While most of the Hogwarts Staff are top of their field, they've had trouble in the Defense against the Dark Arts department. They've had teachers who were frauds, werewolves, agents of Voldemort, and don't even get us started on Umbridge. You'd think Hogwarts would have some sort of spell to filter out the crazies, but we guess a new ceiling charm was more important.


You may not think he's pretty, but don't judge by what you see. The Sorting Hat is one of the most iconic and recognizable symbols of the school, it has the power to see into the being of a student to determine what house they should be sorted into. That's a pretty impressive attribute for an old hat, but maybe it's more powerful than the professors let on.

The book reads: "There is nothing hidden in your head that the Sorting Hat can't see..." If that's the case, then couldn't the hat predict which students would have turned to the dark side? What about when Tom Riddle was sorted? Did he see anything then? The Wizarding World may never know.


When one thinks of detention, thoughts fly to a blank classroom or maybe separate area in the cafeteria for misbehaving students, not at Hogwarts. Disciplinary action is normally determined by the professor, and normally don't differ much from Muggle versions. They might copy lines, assist in clean up, or help a certain show-off sorcerer answer fan-mail, but there's one form of detention that has us a little disturbed.

When Harry and company serve their detention helping Hagrid in the Forbidden Forest, we saw more than a couple of red flags. The Dark Forest is home to werewolves and worse, why would anyone ever send a group of eleven-year-olds into a place like that? Probably not the smartest move on McGonagall's part.


Is privacy even a thing at Hogwarts? To paraphrase Dumbledore: if there's a secret, the whole school knows. Yes, you've got the common rooms, hidden passageways, and Room of Requirement, but with the ghosts, portrait people, and a castle that could possibly be alive, the walls really do have ears.

Think about it, how many uses of magic can be a bit invasive? There are objects like the Marauder's Map that can tell you wherever anyone is at any given time, people in portraits that can travel anywhere there's a picture frame, and a ghost that literally haunts the girl's bathroom. It's a wonder anyone can get time to themselves at all.


It's said many times in the series that Hogwarts is one of the safest places in the Wizarding World, even though it is surrounded by a monster-infested forest and ghosts roam the halls. But with that guarantee, of course, parents would send their kids there for education. Someone also had the bright idea to hide several dangerous artifacts where children could possibly stumble upon them.

Hogwarts has been the hiding place for the Sorcerer's Stone, Riddle's Diary, and the Eldar Wand just to name a few. These are powerful and potentially dangerous magical artifacts hidden in a school full of hundreds of children. That would be like burying nuclear weapons beneath a high school football field. We've got two words, in that case: homeschooled wizards.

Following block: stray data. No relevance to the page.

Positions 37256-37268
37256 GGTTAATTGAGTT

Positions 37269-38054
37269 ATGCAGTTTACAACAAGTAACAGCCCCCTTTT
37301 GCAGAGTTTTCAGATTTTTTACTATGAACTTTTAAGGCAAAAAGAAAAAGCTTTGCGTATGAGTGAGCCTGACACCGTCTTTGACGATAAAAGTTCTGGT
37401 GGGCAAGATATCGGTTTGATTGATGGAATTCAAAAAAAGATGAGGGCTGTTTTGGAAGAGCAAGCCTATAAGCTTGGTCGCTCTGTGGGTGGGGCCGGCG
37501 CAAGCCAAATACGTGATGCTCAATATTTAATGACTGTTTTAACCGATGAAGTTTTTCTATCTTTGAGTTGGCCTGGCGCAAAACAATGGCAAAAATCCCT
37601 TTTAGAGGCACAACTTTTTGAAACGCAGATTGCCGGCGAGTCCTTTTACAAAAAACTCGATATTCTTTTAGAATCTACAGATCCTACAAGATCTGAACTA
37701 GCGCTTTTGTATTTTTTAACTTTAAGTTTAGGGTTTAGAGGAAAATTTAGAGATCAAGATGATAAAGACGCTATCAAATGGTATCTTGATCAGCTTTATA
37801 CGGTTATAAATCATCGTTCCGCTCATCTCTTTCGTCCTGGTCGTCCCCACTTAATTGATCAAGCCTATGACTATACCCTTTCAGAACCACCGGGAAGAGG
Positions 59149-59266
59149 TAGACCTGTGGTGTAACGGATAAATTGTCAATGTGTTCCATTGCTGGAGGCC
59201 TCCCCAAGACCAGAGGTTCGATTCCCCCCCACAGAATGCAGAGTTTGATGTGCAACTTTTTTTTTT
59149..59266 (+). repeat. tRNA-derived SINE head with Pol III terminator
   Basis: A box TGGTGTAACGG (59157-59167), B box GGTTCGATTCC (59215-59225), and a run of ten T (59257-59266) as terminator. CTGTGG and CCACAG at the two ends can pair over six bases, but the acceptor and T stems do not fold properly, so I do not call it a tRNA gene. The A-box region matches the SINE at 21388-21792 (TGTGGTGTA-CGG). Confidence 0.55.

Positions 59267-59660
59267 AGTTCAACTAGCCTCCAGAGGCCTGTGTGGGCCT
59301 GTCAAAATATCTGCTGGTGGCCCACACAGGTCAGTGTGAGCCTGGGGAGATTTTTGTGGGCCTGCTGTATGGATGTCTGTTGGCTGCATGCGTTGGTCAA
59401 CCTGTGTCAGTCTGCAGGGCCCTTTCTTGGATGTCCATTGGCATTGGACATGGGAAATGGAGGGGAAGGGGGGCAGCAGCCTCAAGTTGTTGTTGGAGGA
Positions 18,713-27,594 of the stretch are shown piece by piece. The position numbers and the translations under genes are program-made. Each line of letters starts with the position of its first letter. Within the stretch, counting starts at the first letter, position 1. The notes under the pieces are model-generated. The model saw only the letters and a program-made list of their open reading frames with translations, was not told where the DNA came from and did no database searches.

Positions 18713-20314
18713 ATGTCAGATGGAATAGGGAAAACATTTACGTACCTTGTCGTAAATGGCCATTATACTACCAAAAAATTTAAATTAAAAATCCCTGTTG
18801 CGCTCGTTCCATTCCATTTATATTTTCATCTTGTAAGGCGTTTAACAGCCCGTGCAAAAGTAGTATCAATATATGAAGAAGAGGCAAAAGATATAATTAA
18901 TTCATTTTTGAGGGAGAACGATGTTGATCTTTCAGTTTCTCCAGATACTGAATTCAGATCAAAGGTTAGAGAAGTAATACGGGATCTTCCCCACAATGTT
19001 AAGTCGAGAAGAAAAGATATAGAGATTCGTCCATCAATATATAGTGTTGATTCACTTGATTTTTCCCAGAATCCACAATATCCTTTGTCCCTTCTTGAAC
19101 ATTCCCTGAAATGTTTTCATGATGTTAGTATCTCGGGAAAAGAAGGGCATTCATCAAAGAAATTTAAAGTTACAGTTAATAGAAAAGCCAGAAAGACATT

Hogwarts hides more than enchanted artifacts within its walls. The castle has also hosted several magical creatures, and we're not talking a Cornish Pixie infestation here. Students are allowed to keep owls, cats, rats, and toads as companions, but how about three-headed dogs, giant spiders, dragons, and serpents with petrifying gazes?

Though some of the creatures mentioned are certainly more dangerous than others, we can't help but wonder why these things would be brought to the grounds in the first place? We understand Fluffy was a guard-dog and Aragog was Hagrid's pet. But who let Slytherin keep a Basilisk under the school? If it's not werewolves in the forest, it's werewolves in the classroom, it's a wonder they don't have a hotline for Hagrid.


Hey kids, who wants to play a series of games where you might be eaten by a dragon, drowned by mermaids, or driven mad by a bewitched hedge maze? No, we didn't think so. The Tri-Wizard Tournament is a huge event in the series, but we do not think any kid, magical or otherwise, would want to participate in a contest where players could potentially die in a challenge.

We can believe someone like Viktor Krum can take on this kind of event, but the others? We have some concerns. You'd think after the first death the rest would forfeit out of fear. How can anyone expect a teenager to take on a full-grown dragon? And, more importantly, why would anyone want to?


We've already mentioned how serving detention in the Forbidden Forest might not be the safest idea in the book, but let's explore further and ask why would anyone think land surrounded by the forest would be healthy real estate? It's full of werewolves, spiders, and all manner of things, but that's not the real issue. The real issue is the fact there is little to no protection.

As far as we know, the main source of protection Hogwarts has from being overtaken by the forces of the forest is some form of agreement between them and Hagrid. We know he's on good terms with the giants, spiders, and centaurs, but we're not sure what else might lurk about. Perhaps that's why he packs the crossbow?


Alright, class, let's review. Hogwarts is on a secluded island on the coast of Scottland, you can only reach it by boat or magical train, it's surrounded by a dense forest of monsters, and it's in a castle that contains many forbidden and dangerous secrets. And nobody, magical or otherwise, has any issue sending their kids here?

We understand that magical families would be more tolerant than those of Muggle-borns, but how can a student see the aforementioned and not tell their parents? We know Hogwarts is an institution meant to strengthen and mold young wizards, but if our kids had an incident involving dementors and dragons and all we got was an owl letter, we'd have some strong words at the next Hogwarts PTA.